Editors’ note: The blog is now on holiday for the month of August. The editors will be pleased to receive new submissions from Monday, 2 September.
The Government and Parliament have again clashed over Brexit. The Prime Minister, Boris Johnson, will not rule out prorogation of Parliament as a means of achieving Brexit on 31 October. At the same time, on 24 July the Northern Ireland (Executive Formation etc.) Act 2019 was passed, with the then Government under Theresa May unsuccessfully opposing amendments that appeared to impose legal restrictions on prorogation. Dramatic scenes unfolded during the Bill’s passage. The media headlines were equally dramatic. The Guardian reported: “MPs pass amendment seeking to thwart no-deal Brexit prorogation”. And the BBC: “Brexit: MPs back bid to block Parliament suspension”.
Opponents of prorogation have welcomed the 2019 Act and the legal restrictions on prorogation that it is thought to impose…
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by Martin Bridgstock
(An edited version of this book review was published in The Skeptic magazine, September 2018, Vol 38 No 3)
Some years ago Steven Pinker’s book, The Better Angels of Our Nature (Pinker 2012) made a great impression. In this book – using over a thousand pages of text and 100 diagrams – Pinker supported his case that, over the long run, human beings are becoming less violent toward each other. There were exceptions to the decline in violence, but Pinker seemed to make a powerful case for his argument. In addition, he presented a list of factors which, in his view, led to this decline in violence.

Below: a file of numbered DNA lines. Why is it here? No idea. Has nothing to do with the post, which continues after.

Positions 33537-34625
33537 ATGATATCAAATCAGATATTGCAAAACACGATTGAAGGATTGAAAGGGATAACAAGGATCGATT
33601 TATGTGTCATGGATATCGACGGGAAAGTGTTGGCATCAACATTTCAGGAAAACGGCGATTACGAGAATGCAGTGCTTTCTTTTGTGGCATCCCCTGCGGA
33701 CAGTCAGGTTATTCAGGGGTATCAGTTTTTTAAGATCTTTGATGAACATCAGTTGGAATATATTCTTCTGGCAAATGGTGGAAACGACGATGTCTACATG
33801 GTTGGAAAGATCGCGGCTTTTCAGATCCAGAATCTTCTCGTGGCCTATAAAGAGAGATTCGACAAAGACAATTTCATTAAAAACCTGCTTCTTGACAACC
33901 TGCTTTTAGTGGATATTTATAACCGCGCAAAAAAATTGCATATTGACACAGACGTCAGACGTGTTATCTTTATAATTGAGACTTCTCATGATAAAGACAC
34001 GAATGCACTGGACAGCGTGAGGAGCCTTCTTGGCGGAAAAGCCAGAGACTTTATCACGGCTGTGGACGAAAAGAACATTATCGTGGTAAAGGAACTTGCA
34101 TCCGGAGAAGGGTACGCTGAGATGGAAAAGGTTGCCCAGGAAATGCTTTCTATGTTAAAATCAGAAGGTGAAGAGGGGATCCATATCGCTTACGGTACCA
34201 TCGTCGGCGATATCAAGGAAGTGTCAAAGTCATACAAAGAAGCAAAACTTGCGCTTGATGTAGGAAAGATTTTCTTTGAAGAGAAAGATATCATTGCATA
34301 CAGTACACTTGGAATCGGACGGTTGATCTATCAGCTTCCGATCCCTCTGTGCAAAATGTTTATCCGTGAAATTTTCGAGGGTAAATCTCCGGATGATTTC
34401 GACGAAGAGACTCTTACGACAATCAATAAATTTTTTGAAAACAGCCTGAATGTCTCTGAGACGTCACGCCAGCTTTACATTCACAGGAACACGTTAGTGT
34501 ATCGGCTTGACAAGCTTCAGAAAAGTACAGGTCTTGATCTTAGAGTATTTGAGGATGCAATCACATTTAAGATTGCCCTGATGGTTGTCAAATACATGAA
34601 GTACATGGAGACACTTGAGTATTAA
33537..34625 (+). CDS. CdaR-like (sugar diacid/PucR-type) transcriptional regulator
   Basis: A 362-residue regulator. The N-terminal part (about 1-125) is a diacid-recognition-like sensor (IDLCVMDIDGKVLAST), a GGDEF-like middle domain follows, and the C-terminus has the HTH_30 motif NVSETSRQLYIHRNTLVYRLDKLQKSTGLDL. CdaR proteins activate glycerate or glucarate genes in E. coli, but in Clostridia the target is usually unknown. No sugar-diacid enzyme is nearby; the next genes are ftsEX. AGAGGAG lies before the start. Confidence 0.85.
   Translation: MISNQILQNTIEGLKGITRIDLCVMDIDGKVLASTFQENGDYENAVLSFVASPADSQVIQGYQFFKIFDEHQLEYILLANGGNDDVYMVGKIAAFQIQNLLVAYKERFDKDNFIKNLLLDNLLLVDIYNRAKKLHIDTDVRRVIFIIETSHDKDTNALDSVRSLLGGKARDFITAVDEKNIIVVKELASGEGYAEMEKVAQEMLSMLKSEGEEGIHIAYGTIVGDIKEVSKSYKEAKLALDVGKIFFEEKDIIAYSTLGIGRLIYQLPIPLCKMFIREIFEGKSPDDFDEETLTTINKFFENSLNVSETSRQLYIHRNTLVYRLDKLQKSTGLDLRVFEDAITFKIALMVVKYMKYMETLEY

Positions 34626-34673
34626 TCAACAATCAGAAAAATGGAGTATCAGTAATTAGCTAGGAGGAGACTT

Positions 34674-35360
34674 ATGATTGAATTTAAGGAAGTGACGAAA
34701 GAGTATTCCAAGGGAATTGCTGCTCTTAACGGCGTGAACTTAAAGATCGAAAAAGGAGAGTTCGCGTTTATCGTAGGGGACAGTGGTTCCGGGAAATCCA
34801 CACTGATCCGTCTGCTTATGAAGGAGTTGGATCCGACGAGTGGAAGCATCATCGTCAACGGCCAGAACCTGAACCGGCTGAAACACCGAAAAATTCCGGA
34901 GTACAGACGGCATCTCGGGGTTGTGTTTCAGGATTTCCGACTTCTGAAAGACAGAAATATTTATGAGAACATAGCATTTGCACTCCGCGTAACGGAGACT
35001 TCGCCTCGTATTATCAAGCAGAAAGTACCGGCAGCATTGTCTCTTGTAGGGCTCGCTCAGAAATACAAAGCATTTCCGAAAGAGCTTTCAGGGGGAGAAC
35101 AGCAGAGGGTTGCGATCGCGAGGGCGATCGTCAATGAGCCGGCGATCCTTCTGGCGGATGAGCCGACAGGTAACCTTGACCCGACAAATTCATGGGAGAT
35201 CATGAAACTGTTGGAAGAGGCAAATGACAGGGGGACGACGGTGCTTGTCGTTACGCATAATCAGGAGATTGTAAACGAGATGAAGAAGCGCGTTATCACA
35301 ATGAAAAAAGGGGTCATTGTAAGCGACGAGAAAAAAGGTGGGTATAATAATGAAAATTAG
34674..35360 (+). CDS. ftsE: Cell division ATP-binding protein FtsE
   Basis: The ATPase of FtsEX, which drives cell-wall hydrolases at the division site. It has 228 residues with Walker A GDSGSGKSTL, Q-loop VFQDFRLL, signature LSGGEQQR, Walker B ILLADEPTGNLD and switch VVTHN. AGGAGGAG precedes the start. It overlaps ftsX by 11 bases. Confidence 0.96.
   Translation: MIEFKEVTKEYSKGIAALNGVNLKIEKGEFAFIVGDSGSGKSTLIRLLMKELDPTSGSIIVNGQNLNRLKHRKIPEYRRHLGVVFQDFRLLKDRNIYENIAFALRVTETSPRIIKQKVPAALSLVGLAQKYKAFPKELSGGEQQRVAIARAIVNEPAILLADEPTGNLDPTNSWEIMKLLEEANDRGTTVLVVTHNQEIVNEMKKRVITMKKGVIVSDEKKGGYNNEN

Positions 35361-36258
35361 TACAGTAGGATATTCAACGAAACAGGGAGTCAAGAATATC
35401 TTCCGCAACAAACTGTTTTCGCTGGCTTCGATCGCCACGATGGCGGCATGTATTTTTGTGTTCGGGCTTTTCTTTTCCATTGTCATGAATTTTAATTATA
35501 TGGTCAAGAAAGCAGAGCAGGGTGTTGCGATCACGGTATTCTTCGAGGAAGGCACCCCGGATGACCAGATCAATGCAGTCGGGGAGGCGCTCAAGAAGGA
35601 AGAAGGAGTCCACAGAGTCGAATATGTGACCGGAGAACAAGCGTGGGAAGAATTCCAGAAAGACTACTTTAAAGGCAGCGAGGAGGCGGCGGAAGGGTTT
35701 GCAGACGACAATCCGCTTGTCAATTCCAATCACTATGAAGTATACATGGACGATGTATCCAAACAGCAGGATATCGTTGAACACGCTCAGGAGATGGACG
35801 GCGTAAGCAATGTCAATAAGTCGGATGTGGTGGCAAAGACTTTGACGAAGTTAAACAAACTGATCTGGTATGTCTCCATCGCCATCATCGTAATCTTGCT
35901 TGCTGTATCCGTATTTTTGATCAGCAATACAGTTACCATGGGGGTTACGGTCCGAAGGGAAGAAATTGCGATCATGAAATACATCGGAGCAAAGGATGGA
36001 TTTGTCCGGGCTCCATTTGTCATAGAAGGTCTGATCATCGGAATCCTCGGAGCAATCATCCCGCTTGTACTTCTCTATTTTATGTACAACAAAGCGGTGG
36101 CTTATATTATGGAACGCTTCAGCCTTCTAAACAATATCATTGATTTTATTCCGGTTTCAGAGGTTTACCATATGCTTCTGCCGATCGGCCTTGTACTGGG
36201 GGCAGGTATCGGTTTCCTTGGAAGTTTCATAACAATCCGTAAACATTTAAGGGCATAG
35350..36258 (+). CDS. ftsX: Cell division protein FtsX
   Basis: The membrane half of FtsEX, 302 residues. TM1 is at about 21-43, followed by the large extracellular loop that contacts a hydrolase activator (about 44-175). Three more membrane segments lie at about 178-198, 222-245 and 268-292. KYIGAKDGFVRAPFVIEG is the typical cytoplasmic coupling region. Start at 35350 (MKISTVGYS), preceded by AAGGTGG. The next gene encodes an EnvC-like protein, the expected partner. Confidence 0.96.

Since that time, Pinker’s argument has been verified. Johan Norberg (2016), a Swedish writer and Angus Deaton (2013), a Nobel prize-winner in economics, have come to the same conclusion. The key finding, the long-term decline in interpersonal violence, has to…
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The fixed term parliament act is badly drafted
By Colin Talbot
Everyone expects a Vote of No Confidence (VONC) in the Boris Johnson when Parliament resumes in the autumn. Exactly when remains an issue of some doubt, and whether or not it would pass is anyone’s guess.
That has not stopped rampant speculation and heated debate about what happens if and when the VONC passes.
Prominent in this kerfuffle has been the idea put forward by Jeremy Corbyn’s supporters – especially John McDonnell – that Corbyn could simply take over. He has famously said he would “send Jeremy to Palace in a taxi and tell the Queen that we are taking over.” How credible is this?
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